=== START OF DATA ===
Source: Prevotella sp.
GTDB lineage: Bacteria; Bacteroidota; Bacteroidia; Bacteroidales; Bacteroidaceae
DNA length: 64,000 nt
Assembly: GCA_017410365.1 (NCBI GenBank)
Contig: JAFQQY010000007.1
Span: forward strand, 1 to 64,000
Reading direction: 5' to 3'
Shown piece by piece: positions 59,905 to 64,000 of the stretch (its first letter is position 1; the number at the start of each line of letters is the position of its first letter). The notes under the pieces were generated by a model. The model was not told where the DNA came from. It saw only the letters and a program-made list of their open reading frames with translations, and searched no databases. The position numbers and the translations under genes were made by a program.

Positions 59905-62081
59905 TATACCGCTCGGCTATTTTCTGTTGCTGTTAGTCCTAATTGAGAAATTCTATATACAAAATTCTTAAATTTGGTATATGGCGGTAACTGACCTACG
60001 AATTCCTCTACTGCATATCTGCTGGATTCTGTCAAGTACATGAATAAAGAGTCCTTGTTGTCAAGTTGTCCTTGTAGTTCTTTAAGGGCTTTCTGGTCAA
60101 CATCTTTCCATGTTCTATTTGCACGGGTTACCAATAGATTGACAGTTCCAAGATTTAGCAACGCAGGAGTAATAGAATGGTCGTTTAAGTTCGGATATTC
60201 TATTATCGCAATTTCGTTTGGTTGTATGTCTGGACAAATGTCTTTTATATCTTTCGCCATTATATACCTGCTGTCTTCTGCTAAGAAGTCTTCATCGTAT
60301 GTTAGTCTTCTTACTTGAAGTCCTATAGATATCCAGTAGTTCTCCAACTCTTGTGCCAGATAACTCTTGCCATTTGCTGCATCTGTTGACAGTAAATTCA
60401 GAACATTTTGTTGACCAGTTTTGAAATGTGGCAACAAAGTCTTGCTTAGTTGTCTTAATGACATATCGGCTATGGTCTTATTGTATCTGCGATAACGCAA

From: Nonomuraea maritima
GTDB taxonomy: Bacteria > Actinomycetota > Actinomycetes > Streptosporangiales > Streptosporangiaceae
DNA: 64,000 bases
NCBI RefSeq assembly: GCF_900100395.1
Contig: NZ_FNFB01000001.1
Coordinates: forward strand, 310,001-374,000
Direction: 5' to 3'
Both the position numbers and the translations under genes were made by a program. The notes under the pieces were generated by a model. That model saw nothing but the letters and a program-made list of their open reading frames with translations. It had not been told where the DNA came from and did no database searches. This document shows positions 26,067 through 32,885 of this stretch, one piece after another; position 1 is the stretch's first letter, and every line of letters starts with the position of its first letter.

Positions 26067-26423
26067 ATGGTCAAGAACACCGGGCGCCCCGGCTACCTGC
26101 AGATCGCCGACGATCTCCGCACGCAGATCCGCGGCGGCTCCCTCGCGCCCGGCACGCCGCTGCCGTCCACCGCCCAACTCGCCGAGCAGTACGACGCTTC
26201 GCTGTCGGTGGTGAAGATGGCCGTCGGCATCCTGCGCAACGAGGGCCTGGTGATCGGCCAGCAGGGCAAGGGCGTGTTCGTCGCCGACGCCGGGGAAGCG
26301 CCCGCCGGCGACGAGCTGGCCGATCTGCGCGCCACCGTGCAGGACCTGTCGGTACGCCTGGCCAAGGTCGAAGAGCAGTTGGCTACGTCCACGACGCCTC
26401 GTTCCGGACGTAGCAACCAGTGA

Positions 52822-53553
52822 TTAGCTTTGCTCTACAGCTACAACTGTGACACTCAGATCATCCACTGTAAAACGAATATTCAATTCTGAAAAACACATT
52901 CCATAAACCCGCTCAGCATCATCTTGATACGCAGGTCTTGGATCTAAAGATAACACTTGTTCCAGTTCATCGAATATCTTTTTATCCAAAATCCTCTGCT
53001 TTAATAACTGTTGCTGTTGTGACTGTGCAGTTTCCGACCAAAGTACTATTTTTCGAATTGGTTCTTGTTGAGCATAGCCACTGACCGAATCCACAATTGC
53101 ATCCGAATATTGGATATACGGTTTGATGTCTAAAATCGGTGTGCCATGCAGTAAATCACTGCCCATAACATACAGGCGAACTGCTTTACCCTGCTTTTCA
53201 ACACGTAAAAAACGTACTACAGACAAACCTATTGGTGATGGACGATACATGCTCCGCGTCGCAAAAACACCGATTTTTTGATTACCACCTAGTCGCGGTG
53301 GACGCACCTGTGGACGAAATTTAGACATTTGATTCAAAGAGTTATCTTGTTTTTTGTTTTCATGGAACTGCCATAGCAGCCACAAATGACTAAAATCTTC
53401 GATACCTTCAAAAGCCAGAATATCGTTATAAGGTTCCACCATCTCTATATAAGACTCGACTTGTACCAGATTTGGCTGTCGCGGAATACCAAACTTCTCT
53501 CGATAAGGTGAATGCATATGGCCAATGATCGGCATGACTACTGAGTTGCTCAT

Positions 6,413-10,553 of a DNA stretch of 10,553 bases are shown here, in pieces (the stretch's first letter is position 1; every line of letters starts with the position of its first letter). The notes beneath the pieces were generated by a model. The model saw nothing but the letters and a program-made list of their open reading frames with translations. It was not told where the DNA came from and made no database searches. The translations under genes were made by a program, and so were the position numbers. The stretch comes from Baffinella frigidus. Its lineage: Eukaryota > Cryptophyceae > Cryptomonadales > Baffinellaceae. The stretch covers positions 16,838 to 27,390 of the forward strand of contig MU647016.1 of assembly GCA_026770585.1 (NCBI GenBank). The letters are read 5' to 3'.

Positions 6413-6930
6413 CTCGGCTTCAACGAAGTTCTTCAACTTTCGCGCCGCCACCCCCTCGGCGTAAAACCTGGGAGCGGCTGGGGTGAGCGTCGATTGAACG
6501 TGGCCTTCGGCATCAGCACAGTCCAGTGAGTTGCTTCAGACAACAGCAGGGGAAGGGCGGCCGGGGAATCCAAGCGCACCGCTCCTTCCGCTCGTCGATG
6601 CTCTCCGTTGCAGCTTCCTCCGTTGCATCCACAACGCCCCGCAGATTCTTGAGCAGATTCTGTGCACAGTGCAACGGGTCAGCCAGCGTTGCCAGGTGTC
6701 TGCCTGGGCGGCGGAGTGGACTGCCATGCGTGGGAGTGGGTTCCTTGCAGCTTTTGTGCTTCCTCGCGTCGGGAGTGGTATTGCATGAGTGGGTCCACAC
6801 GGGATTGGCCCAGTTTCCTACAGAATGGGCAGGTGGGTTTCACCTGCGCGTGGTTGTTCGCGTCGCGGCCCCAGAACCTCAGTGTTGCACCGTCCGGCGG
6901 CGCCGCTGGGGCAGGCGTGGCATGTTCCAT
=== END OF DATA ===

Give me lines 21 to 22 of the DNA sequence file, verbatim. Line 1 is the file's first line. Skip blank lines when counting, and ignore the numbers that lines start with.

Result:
Coordinates: forward strand, 310,001-374,000
Direction: 5' to 3'